Volume 63 Issue 7 July 2013
The self-made American was born on July 17th, 1763.
The poet was appointed on July 16th, 1913.
The great Russian dynasty was founded on July 22nd, 1613.
A selection of readers' correspondence with the editor, Paul Lay.
After the upheavals of 1688, England’s shifting social order needed new ways to define itself. A taste for fine claret became one such marker of wealth and power, as Charles Ludington explains.
Almost 50 years after his death, Churchill continues to fascinate historians, says Roland Quinault.
As English universities seek more diverse means of funding, Jill Pellew looks at the ways in which philanthropists helped to establish universities in three very different locations during the early 20th century.
Though Andrew is the patron saint of Scotland, the influence of St Columba on Scottish Christianity remains profound. Ian Bradley examines the Celtic evangelist’s legacy 1,450 years after his arrival on the Hebridean island of Iona.
Alexander Lee admires an article by Frederick Godfrey from 1952, reflecting new attitudes towards the Renaissance.
Roger Hudson considers a photogaph showing London postmen as part of a vast, global mail network.
Nigel Jones on the redemption sought by the assassin of Weimar Germany’s foreign minister.
Gordon Marsden appreciates the long and brilliant career of the great historian of Tudor Britain.
Crispin Andrews finds echoes of one of Sherlock Holmes’ most celebrated mysteries in a tale of 18th-century France.
As the Syrian crisis intensifies, John McHugo looks at the country’s troubled relationship with the West during the Cold War and the continuing Arab-Israeli conflict.
Sally White recalls the efforts of the British League of Help, launched in the wake of the First World War by Lilias, Countess Bathurst, to raise funds to support devastated areas of France.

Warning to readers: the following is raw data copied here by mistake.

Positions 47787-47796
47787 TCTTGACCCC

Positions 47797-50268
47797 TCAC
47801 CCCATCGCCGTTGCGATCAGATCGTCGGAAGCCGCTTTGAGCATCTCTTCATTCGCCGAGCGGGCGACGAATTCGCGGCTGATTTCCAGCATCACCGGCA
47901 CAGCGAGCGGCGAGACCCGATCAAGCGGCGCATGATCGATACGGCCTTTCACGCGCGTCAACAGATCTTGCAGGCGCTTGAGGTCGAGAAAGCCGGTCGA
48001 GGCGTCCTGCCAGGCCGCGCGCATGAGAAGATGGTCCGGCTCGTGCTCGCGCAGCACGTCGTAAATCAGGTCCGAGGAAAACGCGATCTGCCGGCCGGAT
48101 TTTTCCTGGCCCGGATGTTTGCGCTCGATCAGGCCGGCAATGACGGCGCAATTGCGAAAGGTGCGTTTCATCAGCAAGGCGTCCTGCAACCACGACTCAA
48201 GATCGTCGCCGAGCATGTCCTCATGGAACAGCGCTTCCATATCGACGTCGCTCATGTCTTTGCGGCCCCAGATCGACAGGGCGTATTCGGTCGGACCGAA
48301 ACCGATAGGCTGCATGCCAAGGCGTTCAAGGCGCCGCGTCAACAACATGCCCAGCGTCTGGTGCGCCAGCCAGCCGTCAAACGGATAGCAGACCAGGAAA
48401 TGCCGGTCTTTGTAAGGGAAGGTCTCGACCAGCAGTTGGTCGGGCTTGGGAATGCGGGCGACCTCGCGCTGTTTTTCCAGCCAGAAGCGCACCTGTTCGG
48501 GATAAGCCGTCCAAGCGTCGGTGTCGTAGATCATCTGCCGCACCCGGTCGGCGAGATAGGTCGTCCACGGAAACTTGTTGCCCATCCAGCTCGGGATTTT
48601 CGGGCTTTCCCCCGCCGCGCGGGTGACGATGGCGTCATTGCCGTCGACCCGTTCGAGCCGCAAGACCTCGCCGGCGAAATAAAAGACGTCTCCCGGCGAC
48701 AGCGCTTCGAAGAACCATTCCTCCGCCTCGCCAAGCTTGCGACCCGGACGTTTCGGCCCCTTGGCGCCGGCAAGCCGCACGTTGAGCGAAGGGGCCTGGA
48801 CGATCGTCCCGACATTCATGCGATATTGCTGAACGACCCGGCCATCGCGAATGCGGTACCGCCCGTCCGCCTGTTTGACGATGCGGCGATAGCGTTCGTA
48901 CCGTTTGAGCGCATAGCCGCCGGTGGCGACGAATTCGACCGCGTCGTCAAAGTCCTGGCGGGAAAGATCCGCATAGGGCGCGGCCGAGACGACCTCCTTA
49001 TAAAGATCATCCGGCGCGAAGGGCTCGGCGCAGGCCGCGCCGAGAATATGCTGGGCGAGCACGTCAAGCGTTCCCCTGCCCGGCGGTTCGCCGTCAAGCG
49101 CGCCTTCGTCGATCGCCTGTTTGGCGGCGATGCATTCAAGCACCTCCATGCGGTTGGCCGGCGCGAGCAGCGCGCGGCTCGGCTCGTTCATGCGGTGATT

As the arbiter of taste to high society, Beau Brummell became a friend of the Prince Regent. It wouldn’t last. By Nicholas Storey.
Tim Stanley draws parallels between a New York gang war of the 1900s and an act of horrific violence in south London.
Margaret Clitherow, a butcher’s wife from York, was one of only three women martyred by the Elizabethan state. Her execution in 1586 was considered gruesome, even by the standards of the time. Peter Lake and Michael Questier tell her story.
The scientist and natural philosopher John Tyndall was known to the public through his lectures and newspaper debates. But, say Miguel DeArce and Norman MacMillan, one of Tyndall’s most famous public speeches, his Belfast Address of 1874, plagiarised the thinking of others.
Spain and Portugal established their American empires in the early 16th century and for the next 300 years between them ruled over almost 20 per cent of the globe. By the late 1820s, however, Spain and Portugal controlled scarcely 50,000 square miles of New World territory and were almost universally regarded as has-beens in the colonial game.